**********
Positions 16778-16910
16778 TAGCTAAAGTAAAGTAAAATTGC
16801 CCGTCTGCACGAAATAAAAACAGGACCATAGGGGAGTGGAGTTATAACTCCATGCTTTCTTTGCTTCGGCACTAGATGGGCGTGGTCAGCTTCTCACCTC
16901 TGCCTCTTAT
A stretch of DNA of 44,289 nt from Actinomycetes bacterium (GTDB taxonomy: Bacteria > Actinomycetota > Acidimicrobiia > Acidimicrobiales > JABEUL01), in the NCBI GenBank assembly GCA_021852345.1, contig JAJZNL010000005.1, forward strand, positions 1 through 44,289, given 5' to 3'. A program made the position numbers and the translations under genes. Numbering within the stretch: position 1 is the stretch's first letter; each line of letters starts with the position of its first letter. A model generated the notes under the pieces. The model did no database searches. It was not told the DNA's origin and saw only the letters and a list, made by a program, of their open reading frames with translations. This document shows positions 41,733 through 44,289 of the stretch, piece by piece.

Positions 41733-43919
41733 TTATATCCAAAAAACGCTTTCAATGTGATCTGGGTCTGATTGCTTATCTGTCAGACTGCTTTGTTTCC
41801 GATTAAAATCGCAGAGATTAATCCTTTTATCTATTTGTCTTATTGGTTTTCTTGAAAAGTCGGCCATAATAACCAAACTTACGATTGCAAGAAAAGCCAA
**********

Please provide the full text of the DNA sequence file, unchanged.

Positions 16778-16910
16778 TAGCTAAAGTAAAGTAAAATTGC
16801 CCGTCTGCACGAAATAAAAACAGGACCATAGGGGAGTGGAGTTATAACTCCATGCTTTCTTTGCTTCGGCACTAGATGGGCGTGGTCAGCTTCTCACCTC
16901 TGCCTCTTAT
A stretch of DNA of 44,289 nt from Actinomycetes bacterium (GTDB taxonomy: Bacteria > Actinomycetota > Acidimicrobiia > Acidimicrobiales > JABEUL01), in the NCBI GenBank assembly GCA_021852345.1, contig JAJZNL010000005.1, forward strand, positions 1 through 44,289, given 5' to 3'. A program made the position numbers and the translations under genes. Numbering within the stretch: position 1 is the stretch's first letter; each line of letters starts with the position of its first letter. A model generated the notes under the pieces. The model did no database searches. It was not told the DNA's origin and saw only the letters and a list, made by a program, of their open reading frames with translations. This document shows positions 41,733 through 44,289 of the stretch, piece by piece.

Positions 41733-43919
41733 TTATATCCAAAAAACGCTTTCAATGTGATCTGGGTCTGATTGCTTATCTGTCAGACTGCTTTGTTTCC
41801 GATTAAAATCGCAGAGATTAATCCTTTTATCTATTTGTCTTATTGGTTTTCTTGAAAAGTCGGCCATAATAACCAAACTTACGATTGCAAGAAAAGCCAA